Loveday, South Australia (1941–46)
The Loveday camp was located near Barmera on the Murray River in the Riverland district of South Australia. The site was selected because of its nearby transportation (rail and road), its irrigated fields and because both electricity and telephone communications were available. Loveday held the largest number of internees during World War II.
Loveday was made up of four separate compounds linked by areas of land that were cleared and cultivated by the internees. Camp 9 housed local Italians, Camp 10 housed overseas Germans and Italians, Camp 14 (comprising four compounds of 1000 each) housed Germans, Italians, Japanese and Chinese from Formosa (Taiwan). The fourth compound was the General Headquarters. At its peak in May 1943 the camp held over 5000 internees.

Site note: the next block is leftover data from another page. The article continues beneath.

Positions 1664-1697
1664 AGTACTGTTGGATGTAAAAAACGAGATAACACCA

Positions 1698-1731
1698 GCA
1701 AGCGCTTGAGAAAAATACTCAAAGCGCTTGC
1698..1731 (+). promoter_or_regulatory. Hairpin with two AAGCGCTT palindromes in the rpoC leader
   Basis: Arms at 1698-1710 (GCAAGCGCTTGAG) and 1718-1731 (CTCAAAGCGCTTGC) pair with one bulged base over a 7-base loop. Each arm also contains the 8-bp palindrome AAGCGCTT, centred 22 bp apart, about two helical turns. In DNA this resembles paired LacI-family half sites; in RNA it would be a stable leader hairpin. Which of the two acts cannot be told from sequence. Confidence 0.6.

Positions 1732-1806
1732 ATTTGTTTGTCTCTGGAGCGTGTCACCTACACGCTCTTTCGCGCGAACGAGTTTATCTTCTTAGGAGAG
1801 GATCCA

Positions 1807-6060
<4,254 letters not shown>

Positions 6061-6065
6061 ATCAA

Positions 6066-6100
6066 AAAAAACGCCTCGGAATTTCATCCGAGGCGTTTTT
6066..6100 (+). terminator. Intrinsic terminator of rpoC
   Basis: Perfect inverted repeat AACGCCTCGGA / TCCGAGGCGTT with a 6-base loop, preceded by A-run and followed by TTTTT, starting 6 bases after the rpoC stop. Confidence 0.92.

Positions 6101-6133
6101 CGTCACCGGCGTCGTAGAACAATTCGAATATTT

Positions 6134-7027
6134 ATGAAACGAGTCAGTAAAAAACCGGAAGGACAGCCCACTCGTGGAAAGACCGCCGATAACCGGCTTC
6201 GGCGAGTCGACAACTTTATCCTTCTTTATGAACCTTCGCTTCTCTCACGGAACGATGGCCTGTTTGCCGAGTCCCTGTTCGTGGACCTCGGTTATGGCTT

The internees at Loveday were keen to undertake useful work. Many of them had professional scientific skills or were skilled tradesmen. They proposed growing vegetables, tobacco and pharmaceutical crops, woodcutting and charcoal burning. The idea of using internee labour to cultivate crops and produce goods for the war effort was a new concept and was successfully carried out at Loveday. The internees were paid for their labours. Internees also enjoyed leisure activities, including playing golf on the camp golf course.
Loveday camp closed in December 1946.